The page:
Russian troops have dug up Chernobyl’s poisonous legacy – and may have spread it elsewhere

The Russian military has dug up Chernobyl’s poisonous legacy and potentially dispersed it into Ukraine, Belarus and Russia, say Ukrainian officials.

Russia occupied the site of the 1986 nuclear disaster early in their invasion with 1,500 troops and armoured vehicles.

The soil is heavily contaminated but, despite that, Russian troops were ordered to dig defensive earthworks, say Ukrainians who’ve now retaken the site after Russia’s retreat.

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Russian troops take Chernobyl

Read more: Russian troops pull out of Bucha, leaving civilians lying dead on the streets

“There were quite a lot of trenches,” Yavneh Kramarenko told Sky News, “and they were digging trenches in many different places.

“But I understand that the most dangerous was the red wood which is the most heavily contaminated.”

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Making matters worse, the Ukrainians say the radiation detecting equipment they have recovered, which was issued to Russian soldiers, dated back to the 1950s and didn’t work.

“It is foolish a 100% it’s ridiculous because we know that they were not prepared. If they had been given clear guidelines they probably wouldn’t have ended up exposed to radiation,” Mr Kramarenko added.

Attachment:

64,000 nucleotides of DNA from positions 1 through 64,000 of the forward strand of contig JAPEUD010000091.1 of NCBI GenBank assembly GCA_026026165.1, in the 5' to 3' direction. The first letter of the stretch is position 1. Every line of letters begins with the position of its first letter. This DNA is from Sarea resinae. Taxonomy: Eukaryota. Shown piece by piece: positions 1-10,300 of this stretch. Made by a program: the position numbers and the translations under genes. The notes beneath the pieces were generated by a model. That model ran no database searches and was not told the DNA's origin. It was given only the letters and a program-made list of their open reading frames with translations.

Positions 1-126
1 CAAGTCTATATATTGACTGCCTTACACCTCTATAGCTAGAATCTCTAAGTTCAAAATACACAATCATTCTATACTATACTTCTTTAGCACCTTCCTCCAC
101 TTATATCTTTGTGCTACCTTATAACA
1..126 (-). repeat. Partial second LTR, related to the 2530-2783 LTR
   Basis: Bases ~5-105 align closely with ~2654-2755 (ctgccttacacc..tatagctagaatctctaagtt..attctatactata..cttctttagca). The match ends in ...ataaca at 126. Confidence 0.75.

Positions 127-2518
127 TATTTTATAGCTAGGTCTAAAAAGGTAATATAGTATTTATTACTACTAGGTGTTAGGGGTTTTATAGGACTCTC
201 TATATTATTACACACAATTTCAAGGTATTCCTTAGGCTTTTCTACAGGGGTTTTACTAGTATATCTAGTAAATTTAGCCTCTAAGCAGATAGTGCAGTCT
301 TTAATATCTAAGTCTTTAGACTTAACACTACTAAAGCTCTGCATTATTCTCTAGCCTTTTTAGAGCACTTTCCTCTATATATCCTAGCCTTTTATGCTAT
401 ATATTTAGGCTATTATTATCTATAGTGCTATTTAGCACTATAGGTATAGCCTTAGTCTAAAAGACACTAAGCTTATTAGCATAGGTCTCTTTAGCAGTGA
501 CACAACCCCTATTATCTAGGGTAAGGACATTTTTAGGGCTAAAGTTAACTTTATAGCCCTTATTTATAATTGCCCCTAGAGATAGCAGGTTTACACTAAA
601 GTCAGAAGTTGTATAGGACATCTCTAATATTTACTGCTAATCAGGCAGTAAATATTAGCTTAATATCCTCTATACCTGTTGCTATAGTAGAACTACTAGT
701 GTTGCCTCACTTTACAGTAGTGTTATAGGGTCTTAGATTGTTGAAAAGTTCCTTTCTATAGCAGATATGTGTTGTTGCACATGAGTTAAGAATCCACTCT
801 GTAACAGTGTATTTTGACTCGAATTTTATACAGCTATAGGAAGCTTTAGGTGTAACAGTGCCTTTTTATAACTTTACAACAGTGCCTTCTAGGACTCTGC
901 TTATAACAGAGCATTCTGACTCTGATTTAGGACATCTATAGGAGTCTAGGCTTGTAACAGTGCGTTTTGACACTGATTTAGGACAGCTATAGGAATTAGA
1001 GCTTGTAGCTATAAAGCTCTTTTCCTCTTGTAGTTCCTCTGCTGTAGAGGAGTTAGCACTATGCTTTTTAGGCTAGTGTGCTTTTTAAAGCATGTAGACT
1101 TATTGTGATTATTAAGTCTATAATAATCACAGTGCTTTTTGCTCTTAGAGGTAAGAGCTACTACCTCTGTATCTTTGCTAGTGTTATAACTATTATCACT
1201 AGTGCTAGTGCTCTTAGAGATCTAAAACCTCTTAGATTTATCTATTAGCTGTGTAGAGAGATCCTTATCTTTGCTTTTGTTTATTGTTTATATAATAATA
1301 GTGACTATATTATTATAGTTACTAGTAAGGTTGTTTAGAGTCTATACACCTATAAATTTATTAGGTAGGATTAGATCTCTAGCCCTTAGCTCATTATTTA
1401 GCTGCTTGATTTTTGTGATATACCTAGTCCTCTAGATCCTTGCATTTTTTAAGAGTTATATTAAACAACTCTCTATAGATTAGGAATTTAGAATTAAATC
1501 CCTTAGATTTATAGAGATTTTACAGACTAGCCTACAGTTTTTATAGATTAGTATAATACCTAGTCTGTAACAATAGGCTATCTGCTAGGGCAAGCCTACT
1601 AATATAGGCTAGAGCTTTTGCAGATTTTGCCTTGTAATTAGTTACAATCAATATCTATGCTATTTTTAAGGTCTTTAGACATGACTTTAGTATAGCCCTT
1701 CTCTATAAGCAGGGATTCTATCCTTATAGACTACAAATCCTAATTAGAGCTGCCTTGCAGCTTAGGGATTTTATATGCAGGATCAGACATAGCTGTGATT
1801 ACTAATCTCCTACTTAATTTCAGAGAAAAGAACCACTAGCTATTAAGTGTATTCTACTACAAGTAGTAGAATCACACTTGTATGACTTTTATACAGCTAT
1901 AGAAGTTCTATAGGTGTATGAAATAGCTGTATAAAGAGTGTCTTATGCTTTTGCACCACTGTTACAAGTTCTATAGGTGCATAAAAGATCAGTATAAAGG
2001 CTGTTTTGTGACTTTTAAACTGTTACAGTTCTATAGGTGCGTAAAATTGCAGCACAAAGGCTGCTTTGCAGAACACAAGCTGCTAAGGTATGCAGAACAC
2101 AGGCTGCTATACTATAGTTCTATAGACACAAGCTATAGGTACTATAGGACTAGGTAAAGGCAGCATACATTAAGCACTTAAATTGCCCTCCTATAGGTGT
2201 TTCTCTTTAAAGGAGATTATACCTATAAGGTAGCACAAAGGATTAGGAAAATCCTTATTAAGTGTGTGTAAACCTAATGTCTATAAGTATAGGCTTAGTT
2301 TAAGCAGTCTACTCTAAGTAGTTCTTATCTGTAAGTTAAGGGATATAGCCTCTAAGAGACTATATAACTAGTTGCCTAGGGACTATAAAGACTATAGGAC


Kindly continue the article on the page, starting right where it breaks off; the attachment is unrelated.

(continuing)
When Chernobyl’s reactor exploded, radioactive material was dispersed across the exclusion zone.

Access to the area has been tightly controlled in the decades since, with vehicles checked as they come and go.

Read more: All contact with Chernobyl power plant has been lost, officials tell UN’s nuclear watchdog

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But Ukrainian staff at Chernobyl say they counted 10,000 Russian vehicles leaving Ukraine through Chernobyl in the last five days of the war.

They fear the vehicles could have picked up contaminated soil excavated by the soldiers and carried it into Belarus. It could also have been dispersed into Ukraine earlier in the war.

They are also worried about landmines laid by the Russians and one Ukrainian has already been killed by them as well as a number of wild animals.

Clearing landmines in radioactively poisoned soil will be a major challenge, they say.

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